Dream Lion


I don’t usually blog about my dreams, but as I was dreaming last night I said to myself in the dream, “I’ve got to post this on my blog.”   So I guess I must.

In the dream it’s night-time and I’m driving my car through an unknown city, but in that dream consciousness it was familiar, my home.   There is a woman sitting in the passenger seat  next to me.  Again, unknown but very familiar.

As we’re driving, we notice on a side street this huge, looming shape lurking in shadows – immediately recognizable as the silhoutte of a male, African Lion.  There was no fear in the recognition, just a realization that the world had changed, and the presence of lions was now to be expected.

The lion leapt out of the shadows and ran in front of the car, illuminated in the darkness by the headlights.  The lion was bigger than life, and the very image of power and strength and grace and ferocity.   I pulled out my iPhone and snapped a picture of it (much like the picture above).

In a moment the lion was gone, disappearing down the darkness of another street.  As I looked at the picture on my phone, I was filled with awe for how magnificent the lion was, and there was again the awareness that lions would now be a permanent feature in the landscape.  But it was still a new enough occurrence that I marveled at this change.  And this is when I said to myself, “I’ve got to post this on my blog.”

Strap this spiral staircase onto any tree, no tools needed : TreeHugger

Oh….I want one!

Infinite Shift


Strap this spiral staircase onto any tree, no tools needed

Kimberley Mok (@kimberleymok)
Design / Sustainable Product Design
July 7, 2015
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© CanopyStair
Builders of treehouses will know that one major consideration during construction is how to support the structure without harming the tree. There are specially developed fasteners and bolts for the task, but there may be ways to hold things up without drilling even a single hole. That’s the idea behind CanopyStair, a modular staircase that wraps around a tree’s trunk, without damaging it.

© CanopyStair

Designed by Royal College of Art graduates Thor ter Kulve (previously) and Robert McIntyre, the CanopyStair features curved, birch plywood treads that are progressively attached around the tree trunk with ratchet straps, so that the stairs can spiral up into the leafy canopy.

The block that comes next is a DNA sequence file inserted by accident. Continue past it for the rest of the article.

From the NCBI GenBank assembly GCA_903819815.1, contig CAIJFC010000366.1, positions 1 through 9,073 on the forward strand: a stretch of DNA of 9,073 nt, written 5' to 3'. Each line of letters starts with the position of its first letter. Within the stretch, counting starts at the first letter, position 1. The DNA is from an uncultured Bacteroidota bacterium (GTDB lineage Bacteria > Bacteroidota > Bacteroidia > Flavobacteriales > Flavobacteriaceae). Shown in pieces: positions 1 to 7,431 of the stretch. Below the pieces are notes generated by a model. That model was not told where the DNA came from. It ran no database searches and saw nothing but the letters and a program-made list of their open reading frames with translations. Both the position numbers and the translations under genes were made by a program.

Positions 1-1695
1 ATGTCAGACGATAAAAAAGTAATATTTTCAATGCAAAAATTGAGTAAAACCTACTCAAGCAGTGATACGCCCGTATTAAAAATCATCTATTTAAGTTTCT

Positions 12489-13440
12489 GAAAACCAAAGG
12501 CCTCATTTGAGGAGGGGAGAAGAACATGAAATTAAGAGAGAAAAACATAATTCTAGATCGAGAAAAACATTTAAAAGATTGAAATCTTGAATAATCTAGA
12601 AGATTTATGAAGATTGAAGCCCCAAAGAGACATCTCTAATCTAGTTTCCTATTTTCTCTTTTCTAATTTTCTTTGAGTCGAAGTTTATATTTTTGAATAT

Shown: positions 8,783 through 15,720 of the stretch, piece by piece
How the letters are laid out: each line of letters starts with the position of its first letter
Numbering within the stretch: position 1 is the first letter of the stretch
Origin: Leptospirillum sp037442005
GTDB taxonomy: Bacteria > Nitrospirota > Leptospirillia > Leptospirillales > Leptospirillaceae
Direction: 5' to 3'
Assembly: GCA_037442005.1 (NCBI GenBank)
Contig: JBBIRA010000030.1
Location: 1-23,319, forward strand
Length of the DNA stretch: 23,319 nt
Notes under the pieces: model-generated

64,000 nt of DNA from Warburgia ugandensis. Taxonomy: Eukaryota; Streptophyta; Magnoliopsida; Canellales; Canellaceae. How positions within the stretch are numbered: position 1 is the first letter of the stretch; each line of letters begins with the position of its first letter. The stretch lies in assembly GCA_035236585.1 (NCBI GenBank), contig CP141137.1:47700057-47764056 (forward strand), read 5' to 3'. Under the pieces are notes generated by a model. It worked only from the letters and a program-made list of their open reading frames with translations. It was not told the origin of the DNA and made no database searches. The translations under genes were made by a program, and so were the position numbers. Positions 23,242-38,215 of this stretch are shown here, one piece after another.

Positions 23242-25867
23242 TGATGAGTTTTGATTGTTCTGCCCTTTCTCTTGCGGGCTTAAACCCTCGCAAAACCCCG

© CanopyStair

© CanopyStair

© CanopyStair

Rubberized treads, and a railing made out of ash wood…

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Exposed Roots


The old-growth Hemlock forests of northern Wisconsin were logged off in the late 1800’s into the early 1900’s.

As time passed, Yellow Birch seedlings took root in the deteriorating Hemlock stumps.

Eventually, as the stumps slowly rotted away, it left the roots of the Yellow Birch exposed.

And so they now stand, raised up from the earth on spidery legs, looking as though they might skitter through the forest on moonless nights, or perhaps dance under the full moon.


One wonders what it would be like


To see the roots of each other’s personality


thus exposed


providing insight into the their character


which we encounter.


Two vestigal Hemlock Trees, growing where their ancestors once thrived and dominated the landscape.

[as always, click on the pictures for better images]

Butterfly Blessings


This butterfly was repeatedly drawn to my great niece, Sienna.  Though, “great” doesn’t really do her justice, for she is actually very awesome!

As many times as she gently placed the butterfly on a plant, it would find it’s way back to her.  It was very magical. They were quite enamored with each other.

As best I can tell, this is a “Silvery Checkerspot”, but if there is someone more wise in the ways of butterflies than I, please let me know if it is something different.